Additionally, the NTSB recommended that NASDPTS urge its members to continue to coordinate with local law enforcement agencies to conduct educational and enforcement activities aimed at reducing the number of illegal school bus passing incidents, and to make NTSB’s investigations of these crashes’ public to its members.
NASDPTS responded that on April 22 of last year, it forwarded reports on the crashes to all state student transportation directors with a message encouraging members to review and inform all school transportation leaders of the safety recommendations. NASDPTS said it also encourages members to read the NTSB document, “Keeping Students Safe from Motorists Who Pass School Buses.”
NASDPTS noted that the 2015 National School Transportation Specifications and Procedures (NSTSP) contains guidance and recommendations for loading and unloading in the safety zone. And the association conducted annual illegal passing surveys between 2010 and 2019 to create a one-day snapshot taken by school bus drivers of the number of violations by motorists that occur. (The survey was postponed last year due to COVID-19.)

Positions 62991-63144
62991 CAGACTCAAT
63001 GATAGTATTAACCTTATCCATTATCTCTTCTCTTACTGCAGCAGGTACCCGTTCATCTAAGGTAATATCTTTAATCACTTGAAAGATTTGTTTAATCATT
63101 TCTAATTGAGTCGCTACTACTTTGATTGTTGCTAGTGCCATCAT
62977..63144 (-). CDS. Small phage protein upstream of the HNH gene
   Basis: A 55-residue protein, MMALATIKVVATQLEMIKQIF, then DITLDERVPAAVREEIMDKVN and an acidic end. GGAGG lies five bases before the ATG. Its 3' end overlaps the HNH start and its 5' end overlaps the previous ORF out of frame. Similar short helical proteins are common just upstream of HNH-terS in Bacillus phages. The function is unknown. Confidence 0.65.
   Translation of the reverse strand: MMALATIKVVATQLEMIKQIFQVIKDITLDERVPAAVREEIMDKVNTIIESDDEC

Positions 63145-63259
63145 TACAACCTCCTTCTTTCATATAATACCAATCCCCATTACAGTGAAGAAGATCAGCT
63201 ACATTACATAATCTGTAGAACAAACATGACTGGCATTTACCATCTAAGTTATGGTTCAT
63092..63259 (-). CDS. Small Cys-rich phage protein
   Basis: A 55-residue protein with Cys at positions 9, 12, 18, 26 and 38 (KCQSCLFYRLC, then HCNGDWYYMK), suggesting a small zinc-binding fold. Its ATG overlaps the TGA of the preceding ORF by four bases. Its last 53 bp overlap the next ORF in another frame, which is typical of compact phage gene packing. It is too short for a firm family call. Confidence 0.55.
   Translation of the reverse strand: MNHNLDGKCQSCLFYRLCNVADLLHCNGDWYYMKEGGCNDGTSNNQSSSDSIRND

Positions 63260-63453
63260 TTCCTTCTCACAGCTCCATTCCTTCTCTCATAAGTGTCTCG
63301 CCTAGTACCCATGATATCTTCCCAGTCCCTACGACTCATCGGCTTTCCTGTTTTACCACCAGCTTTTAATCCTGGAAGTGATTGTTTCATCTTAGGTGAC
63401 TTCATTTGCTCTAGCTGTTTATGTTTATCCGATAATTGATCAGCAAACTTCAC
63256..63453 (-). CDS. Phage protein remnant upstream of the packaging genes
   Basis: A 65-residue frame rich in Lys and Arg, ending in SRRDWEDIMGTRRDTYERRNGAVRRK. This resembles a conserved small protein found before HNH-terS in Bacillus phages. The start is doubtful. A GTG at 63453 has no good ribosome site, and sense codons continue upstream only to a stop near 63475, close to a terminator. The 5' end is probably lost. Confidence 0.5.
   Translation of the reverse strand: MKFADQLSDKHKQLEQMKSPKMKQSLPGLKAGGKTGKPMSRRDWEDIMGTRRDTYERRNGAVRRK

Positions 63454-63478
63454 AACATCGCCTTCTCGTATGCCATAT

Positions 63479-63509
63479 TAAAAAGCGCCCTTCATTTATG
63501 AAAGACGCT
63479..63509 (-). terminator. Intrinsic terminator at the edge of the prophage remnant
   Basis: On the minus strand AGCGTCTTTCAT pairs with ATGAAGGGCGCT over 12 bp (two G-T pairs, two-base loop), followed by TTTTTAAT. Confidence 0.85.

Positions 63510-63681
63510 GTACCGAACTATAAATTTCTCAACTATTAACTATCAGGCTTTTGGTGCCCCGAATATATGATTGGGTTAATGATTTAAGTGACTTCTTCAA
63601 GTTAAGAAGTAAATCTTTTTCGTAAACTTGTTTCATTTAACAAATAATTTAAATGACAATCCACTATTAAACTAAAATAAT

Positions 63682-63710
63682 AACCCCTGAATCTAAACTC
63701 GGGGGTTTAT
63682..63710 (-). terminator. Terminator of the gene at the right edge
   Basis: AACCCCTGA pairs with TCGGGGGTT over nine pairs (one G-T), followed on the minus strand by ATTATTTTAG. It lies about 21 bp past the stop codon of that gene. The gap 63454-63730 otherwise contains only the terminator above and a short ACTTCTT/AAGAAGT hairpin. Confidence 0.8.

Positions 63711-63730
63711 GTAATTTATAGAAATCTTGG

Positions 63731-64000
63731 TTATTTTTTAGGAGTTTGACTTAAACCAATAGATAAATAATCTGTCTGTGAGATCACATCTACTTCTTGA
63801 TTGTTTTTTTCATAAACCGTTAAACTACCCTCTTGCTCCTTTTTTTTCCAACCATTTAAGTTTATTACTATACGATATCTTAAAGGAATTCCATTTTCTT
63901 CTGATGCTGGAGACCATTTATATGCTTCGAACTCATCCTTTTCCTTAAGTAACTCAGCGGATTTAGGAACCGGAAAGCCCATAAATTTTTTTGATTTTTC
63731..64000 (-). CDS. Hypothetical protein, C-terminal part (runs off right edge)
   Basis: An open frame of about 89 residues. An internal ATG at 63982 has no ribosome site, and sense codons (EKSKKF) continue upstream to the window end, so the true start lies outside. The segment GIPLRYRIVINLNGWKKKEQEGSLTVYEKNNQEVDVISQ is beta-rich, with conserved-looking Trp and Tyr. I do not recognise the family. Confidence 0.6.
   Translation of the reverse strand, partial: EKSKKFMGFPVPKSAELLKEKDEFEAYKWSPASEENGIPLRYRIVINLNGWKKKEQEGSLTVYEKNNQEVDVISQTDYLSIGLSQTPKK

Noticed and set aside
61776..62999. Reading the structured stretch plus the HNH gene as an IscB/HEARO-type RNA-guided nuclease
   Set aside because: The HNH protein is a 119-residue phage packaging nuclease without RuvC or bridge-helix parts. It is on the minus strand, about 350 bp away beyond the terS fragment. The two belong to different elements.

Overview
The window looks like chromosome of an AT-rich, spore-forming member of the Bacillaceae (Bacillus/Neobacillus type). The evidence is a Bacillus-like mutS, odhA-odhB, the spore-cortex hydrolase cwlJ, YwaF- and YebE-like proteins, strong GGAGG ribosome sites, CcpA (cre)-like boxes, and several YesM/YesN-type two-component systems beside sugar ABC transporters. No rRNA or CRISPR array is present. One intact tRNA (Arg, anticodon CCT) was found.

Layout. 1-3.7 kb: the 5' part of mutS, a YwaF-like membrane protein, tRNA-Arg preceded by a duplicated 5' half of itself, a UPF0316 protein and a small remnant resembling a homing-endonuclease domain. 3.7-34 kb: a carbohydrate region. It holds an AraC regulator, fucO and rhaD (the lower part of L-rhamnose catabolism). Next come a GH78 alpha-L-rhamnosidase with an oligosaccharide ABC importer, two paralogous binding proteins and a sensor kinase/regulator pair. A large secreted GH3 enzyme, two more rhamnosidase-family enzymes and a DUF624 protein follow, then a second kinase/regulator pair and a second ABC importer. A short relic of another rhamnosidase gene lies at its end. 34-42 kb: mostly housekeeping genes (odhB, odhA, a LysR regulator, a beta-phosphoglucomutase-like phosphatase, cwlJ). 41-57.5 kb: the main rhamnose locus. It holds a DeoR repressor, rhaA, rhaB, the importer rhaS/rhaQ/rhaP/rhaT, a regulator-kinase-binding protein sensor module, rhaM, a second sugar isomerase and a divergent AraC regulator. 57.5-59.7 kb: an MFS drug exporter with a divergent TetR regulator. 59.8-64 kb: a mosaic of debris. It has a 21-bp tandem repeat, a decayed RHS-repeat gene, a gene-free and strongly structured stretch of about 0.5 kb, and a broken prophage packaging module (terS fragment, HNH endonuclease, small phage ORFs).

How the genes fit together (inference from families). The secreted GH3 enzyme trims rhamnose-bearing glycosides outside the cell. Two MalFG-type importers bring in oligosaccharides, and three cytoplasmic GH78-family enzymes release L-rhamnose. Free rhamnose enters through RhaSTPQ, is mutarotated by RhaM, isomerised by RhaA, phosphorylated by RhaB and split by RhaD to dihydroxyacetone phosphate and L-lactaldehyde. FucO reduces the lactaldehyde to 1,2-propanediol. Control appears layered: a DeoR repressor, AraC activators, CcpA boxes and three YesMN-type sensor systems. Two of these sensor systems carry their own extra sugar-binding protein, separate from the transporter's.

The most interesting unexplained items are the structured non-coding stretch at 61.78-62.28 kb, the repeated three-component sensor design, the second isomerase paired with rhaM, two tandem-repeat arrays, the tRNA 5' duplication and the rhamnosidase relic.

NASDPTS said it also supports additional new initiatives and welcomes opportunities to work with the NTSB and others to promote safety in the following areas:
- Congressional approval and federal implementation of a nationally uniform law for when, where, how, and under what conditions motorists must stop for school buses that are stopped, with student loading and unloading lights activated and stop arm(s) deployed, while picking up or discharging students.
- Adoption of a nationally uniform requirement for the specific, step-by-step procedures that students and school bus drivers must follow during loading and unloading, to include a uniform procedure for school bus drivers to signal students when it is safe to cross and to warn them of hazards.
- Approval of state laws to authorize the use of photo/video enforcement and other technologies to mitigate illegal passing of school buses, based on studies conducted by NHTSA or other agencies.